nested loops evaluation: For each Sailors tuple, check the qualification by computing the subquery.

    SELECT S.sname FROM Sailors S WHERE S.sid IN (SELECT R.sid FROM Reserves R WHERE R.bid=103)

    Find names of sailors who’ve reserved boat #103:

  • Database Management Systems 3ed, R. Ramakrishnan and J. Gehrke 12

    Nested Queries with Correlation

      EXISTS is another set comparison operator, like IN.   If UNIQUE is used, and * is replaced by R.bid, finds

    sailors with at most one reservation for boat #103. (UNIQUE checks for duplicate tuples; * denotes all attributes. Why do we have to replace * by R.bid?)

      Illustrates why, in general, subquery must be re-computed for each Sailors tuple.

    SELECT S.sname FROM Sailors S WHERE EXISTS (SELECT * FROM Reserves R WHERE R.bid=103 AND S.sid=R.sid)

    Find names of sailors who’ve reserved boat #103:

  • Database Management Systems 3ed, R. Ramakrishnan and J. Gehrke 13

    More on Set-Comparison Operators

      We’ve already seen IN, EXISTS and UNIQUE. Can also use NOT IN, NOT EXISTS and NOT UNIQUE.

      Also available: op ANY, op ALL, op IN   Find sailors whose rating is greater than that of some

    sailor called Horatio:

    > < = ≥ ≤ ≠, , , , ,

    SELECT * FROM Sailors S WHERE S.rating > ANY (SELECT S2.rating FROM Sailors S2 WHERE S2.sname=‘Horatio’)

  • Database Management Systems 3ed, R. Ramakrishnan and J. Gehrke 14

    Rewriting INTERSECT Queries Using IN

      Similarly, EXCEPT queries re-written using NOT IN.   To find names (not sid’s) of Sailors who’ve reserved

    both red and green boats, just replace S.sid by S.sname in SELECT clause. (What about INTERSECT query?)

    Find sid’s of sailors who’ve reserved both a red and a green boat:

    SELECT S.sid FROM Sailors S, Boats B, Reserves R WHERE S.sid=R.sid AND R.bid=B.bid AND B.color=‘red’ AND S.sid IN (SELECT S2.sid FROM Sailors S2, Boats B2, Reserves R2 WHERE S2.sid=R2.sid AND R2.bid=B2.bid AND B2.color=‘green’)

  • Database Management Systems 3ed, R. Ramakrishnan and J. Gehrke 15

    Division in SQL

      Let’s do it the hard way, without EXCEPT:

    SELECT S.sname FROM Sailors S WHERE NOT EXISTS ((SELECT B.bid FROM Boats B) EXCEPT (SELECT R.bid FROM Reserves R WHERE R.sid=S.sid))

    SELECT S.sname FROM Sailors S WHERE NOT EXISTS (SELECT B.bid FROM Boats B WHERE NOT EXISTS (SELECT R.bid FROM Reserves R WHERE R.bid=B.bid AND R.sid=S.sid))

    Sailors S such that ...

    there is no boat B without ...

    a Reserves tuple showing S reserved B

    Find sailors who’ve reserved all boats.

    (1)

    (2)

  • Database Management Systems 3ed, R. Ramakrishnan and J. Gehrke 16

    Aggregate Operators

      Significant extension of relational algebra.

    COUNT (*) COUNT ( [DISTINCT] A) SUM ( [DISTINCT] A) AVG ( [DISTINCT] A) MAX (A) MIN (A)

    SELECT AVG (S.age) FROM Sailors S WHERE S.rating=10

    SELECT COUNT (*) FROM Sailors S

    SELECT AVG ( DISTINCT S.age) FROM Sailors S WHERE S.rating=10

    SELECT S.sname FROM Sailors S WHERE S.rating= (SELECT MAX(S2.rating) FROM Sailors S2)

    single column

    SELECT COUNT (DISTINCT S.rating) FROM Sailors S WHERE S.sname=‘Bob’

  • Database Management Systems 3ed, R. Ramakrishnan and J. Gehrke 17

    Find name and age of the oldest sailor(s)

      The first query is illegal! (We’ll look into the reason a bit later, when we discuss GROUP BY.)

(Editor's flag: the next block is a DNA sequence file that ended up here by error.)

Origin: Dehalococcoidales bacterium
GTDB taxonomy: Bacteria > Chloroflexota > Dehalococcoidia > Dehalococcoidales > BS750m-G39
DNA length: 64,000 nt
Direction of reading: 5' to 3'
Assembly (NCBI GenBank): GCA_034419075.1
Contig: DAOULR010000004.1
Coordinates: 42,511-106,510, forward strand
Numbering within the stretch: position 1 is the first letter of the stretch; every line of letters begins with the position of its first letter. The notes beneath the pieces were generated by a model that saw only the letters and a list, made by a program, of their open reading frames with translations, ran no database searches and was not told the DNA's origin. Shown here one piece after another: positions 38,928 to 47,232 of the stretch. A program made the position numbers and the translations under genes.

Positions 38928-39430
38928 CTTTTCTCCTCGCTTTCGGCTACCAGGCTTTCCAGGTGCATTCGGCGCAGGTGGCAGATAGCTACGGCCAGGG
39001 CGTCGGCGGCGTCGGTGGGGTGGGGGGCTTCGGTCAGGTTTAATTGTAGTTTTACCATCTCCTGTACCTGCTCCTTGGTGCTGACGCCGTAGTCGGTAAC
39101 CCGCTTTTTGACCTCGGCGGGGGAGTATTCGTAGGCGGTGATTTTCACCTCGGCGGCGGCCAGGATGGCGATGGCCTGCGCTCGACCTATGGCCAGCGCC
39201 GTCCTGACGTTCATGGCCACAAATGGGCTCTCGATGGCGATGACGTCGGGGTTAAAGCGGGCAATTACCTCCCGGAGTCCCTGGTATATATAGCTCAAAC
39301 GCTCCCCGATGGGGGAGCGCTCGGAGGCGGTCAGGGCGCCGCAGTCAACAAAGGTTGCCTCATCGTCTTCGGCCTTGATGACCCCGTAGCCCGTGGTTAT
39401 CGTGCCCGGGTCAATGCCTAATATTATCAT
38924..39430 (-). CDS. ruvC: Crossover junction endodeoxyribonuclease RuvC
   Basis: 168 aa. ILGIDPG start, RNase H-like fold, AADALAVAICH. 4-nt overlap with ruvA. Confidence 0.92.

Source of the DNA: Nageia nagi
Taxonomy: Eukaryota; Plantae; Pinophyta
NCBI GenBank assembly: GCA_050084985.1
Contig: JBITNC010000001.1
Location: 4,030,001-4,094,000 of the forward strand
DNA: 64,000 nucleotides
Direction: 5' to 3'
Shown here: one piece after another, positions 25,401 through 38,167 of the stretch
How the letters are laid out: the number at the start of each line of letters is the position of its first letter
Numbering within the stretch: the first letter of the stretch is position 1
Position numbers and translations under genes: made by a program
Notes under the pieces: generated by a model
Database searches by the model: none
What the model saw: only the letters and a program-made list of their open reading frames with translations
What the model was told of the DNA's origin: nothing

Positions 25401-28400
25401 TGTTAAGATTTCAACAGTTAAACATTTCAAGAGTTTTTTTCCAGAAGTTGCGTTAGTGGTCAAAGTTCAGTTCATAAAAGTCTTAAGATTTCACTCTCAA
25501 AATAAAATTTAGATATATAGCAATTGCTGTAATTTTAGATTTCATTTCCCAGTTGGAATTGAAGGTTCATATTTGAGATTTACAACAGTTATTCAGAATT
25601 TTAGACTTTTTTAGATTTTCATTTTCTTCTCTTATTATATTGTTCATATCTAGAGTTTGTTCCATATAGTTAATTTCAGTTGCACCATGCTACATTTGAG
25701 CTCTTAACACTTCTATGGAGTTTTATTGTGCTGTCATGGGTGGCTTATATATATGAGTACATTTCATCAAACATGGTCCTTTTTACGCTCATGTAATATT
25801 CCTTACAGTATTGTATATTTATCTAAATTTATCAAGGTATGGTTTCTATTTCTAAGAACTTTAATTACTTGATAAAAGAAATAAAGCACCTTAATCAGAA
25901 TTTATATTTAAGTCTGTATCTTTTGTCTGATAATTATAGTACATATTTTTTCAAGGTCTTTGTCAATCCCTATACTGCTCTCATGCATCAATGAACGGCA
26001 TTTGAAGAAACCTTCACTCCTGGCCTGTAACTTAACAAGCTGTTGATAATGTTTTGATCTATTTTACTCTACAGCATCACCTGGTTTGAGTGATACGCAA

The third query is equivalent to the second query, and is allowed in the SQL/92 standard, but is not supported in some systems.

    SELECT S.sname, MAX (S.age) FROM Sailors S

    SELECT S.sname, S.age FROM Sailors S WHERE S.age = (SELECT MAX (S2.age) FROM Sailors S2)

    SELECT S.sname, S.age FROM Sailors S WHERE (SELECT MAX (S2.age) FROM Sailors S2) = S.age

  • Database Management Systems 3ed, R. Ramakrishnan and J. Gehrke 18

    Motivation for Grouping

      So far, we’ve applied aggregate operators to all (qualifying) tuples. Sometimes, we want to apply them to each of several groups of tuples.

      Consider: Find the age of the youngest sailor for each rating level.   In general, we don’t know how many rating levels

    exist, and what the rating values for these levels are!   Suppose we know that rating values go from 1 to 10;

    we can write 10 queries that look like this (!):

    SELECT MIN (S.age) FROM Sailors S WHERE S.rating = i

    For i = 1, 2, ... , 10:

  • Database Management Systems 3ed, R. Ramakrishnan and J. Gehrke 19

    Queries With GROUP BY and HAVING

      The target-list contains (i) attribute names (ii) terms with aggregate operations (e.g., MIN (S.age)).   The attribute list (i) must be a subset of grouping-list.

    Intuitively, each answer tuple corresponds to a group, and these attributes must have a single value per group. (A group is a set of tuples that have the same value for all attributes in grouping-list.)

    SELECT [DISTINCT] target-list FROM relation-list WHERE qualification GROUP BY grouping-list HAVING group-qualification

  • Database Management Systems 3ed, R. Ramakrishnan and J. Gehrke 20

    Conceptual Evaluation

      The cross-product of relation-list is computed, tuples that fail qualification are discarded, `unnecessary’ fields are deleted, and the remaining tuples are partitioned into groups by the value of attributes in grouping-list.

      The group-qualification is then applied to eliminate some groups. Expressions in group-qualification must have a single value per group!   In effect, an attribute in group-qualification that is not an

    argument of an aggregate op also appears in grouping-list. (SQL does not exploit primary key semantics here!)

      One answer tuple is generated per qualifying group.